King's honesty and portrayal of raw emotion is one of the best aspects of the book. Getting an insight into Gerald's overwhelming anger issues and his slips from reality were both disturbing and eye-opening. This book is a true testament to how your childhood life and family can shape who you become. While Gerald's reflection on his disturbing life did interest me, I felt it became a little repetitive. Although, I suppose it could have been a mirror into his mind and the reoccurring memories that will always haunt him. Gerald's struggle throughout the book was a long and hard fight to try and become who he could've been if he hadn't been held back by his mother and older sister, Tasha. And overall, I am very proud of Gerald for sticking up for himself, even when he had a very small support system.
Although I did appreciate Hannah, who offered Gerald an outlet for escape, her character felt flat to me. While she was quirky and original, we never truly dug deeper into her life other than a few details sporadically thrown in. I felt that if King had taken a little more time to develop Hannah, the book would have improved vastly.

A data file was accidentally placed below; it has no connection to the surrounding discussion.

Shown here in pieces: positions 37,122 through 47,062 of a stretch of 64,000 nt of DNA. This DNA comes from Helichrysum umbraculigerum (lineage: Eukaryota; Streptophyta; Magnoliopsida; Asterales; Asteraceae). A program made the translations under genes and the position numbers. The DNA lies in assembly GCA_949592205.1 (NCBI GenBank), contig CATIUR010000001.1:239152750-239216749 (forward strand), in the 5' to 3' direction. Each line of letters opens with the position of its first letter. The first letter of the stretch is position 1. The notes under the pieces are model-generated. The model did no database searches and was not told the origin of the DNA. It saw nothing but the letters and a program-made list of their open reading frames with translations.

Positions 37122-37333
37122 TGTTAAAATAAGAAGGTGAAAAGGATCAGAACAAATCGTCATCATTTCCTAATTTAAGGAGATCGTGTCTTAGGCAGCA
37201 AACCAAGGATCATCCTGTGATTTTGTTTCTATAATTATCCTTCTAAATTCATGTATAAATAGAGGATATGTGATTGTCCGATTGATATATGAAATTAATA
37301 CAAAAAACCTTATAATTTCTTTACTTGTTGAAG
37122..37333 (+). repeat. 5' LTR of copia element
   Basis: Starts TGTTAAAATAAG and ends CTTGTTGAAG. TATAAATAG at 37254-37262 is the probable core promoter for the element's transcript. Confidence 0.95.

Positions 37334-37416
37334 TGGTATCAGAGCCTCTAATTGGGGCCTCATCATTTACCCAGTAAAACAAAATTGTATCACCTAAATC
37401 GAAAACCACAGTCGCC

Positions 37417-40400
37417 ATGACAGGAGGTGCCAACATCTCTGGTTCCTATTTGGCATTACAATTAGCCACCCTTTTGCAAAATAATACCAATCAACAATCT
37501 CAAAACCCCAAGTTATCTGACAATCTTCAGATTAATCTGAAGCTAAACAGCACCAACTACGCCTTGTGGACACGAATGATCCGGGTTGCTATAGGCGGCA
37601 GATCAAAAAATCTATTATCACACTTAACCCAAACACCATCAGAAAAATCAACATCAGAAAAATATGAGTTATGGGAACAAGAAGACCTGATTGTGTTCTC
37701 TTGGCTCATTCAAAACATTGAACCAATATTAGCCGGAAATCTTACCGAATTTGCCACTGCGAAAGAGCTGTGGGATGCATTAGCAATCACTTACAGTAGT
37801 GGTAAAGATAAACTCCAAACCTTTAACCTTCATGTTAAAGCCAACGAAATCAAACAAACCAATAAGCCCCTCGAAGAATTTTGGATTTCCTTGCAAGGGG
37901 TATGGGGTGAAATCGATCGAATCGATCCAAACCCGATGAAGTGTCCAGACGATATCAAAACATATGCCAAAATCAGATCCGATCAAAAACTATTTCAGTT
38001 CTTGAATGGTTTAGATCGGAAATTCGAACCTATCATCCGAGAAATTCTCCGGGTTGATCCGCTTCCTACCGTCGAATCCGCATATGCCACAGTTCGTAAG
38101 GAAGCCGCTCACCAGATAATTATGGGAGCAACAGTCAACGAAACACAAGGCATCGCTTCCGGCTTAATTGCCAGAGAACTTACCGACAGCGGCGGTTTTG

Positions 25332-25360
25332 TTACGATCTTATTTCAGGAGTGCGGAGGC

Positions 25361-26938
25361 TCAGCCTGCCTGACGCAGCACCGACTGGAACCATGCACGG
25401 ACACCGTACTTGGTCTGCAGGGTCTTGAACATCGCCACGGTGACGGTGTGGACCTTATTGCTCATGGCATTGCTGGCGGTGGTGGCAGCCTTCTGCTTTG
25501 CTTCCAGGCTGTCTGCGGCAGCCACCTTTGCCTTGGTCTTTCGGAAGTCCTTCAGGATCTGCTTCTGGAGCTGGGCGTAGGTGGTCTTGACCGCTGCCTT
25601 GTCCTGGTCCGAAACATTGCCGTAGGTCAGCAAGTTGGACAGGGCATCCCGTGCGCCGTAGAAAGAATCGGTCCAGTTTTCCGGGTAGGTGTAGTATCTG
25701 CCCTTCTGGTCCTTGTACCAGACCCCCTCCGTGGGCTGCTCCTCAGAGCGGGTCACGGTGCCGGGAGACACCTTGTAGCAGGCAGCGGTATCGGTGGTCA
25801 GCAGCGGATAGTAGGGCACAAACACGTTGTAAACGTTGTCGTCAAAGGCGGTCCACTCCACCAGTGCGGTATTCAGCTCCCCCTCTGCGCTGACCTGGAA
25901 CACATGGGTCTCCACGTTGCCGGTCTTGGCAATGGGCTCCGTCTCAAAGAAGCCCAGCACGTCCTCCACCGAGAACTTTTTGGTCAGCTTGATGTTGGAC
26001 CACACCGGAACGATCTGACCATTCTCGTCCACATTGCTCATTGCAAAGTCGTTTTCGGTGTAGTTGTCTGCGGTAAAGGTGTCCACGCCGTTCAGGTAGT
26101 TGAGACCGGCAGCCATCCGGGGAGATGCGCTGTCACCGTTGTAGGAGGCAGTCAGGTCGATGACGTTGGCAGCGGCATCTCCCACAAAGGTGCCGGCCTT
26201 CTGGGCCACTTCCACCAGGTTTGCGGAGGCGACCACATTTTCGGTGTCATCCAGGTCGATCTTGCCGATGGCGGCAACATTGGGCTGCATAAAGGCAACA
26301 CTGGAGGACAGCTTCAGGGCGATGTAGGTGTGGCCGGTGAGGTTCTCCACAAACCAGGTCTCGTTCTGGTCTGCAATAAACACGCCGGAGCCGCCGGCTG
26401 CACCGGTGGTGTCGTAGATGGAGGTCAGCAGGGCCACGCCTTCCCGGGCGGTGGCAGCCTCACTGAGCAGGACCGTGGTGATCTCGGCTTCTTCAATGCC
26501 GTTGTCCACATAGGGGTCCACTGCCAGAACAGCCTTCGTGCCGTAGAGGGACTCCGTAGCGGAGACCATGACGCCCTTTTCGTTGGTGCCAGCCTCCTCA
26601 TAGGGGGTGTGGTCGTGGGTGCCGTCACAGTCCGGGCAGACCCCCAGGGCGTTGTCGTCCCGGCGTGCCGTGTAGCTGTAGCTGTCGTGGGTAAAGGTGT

Gerald's relationship with his Dad felt very important to me, it felt very real is it was flawed yet meaningful. I loved watching their relationship grow stronger throughout the book. And I was happy with where it ended up, not too perfect but substantially better than it was originally.
Overall, I found The Reality Boy to be raw and interesting. I ended up giving it a 3/5 stars on Goodreads because although it was an interesting read, I felt some things were very repetitive and it didn't completely engross me as other novels have.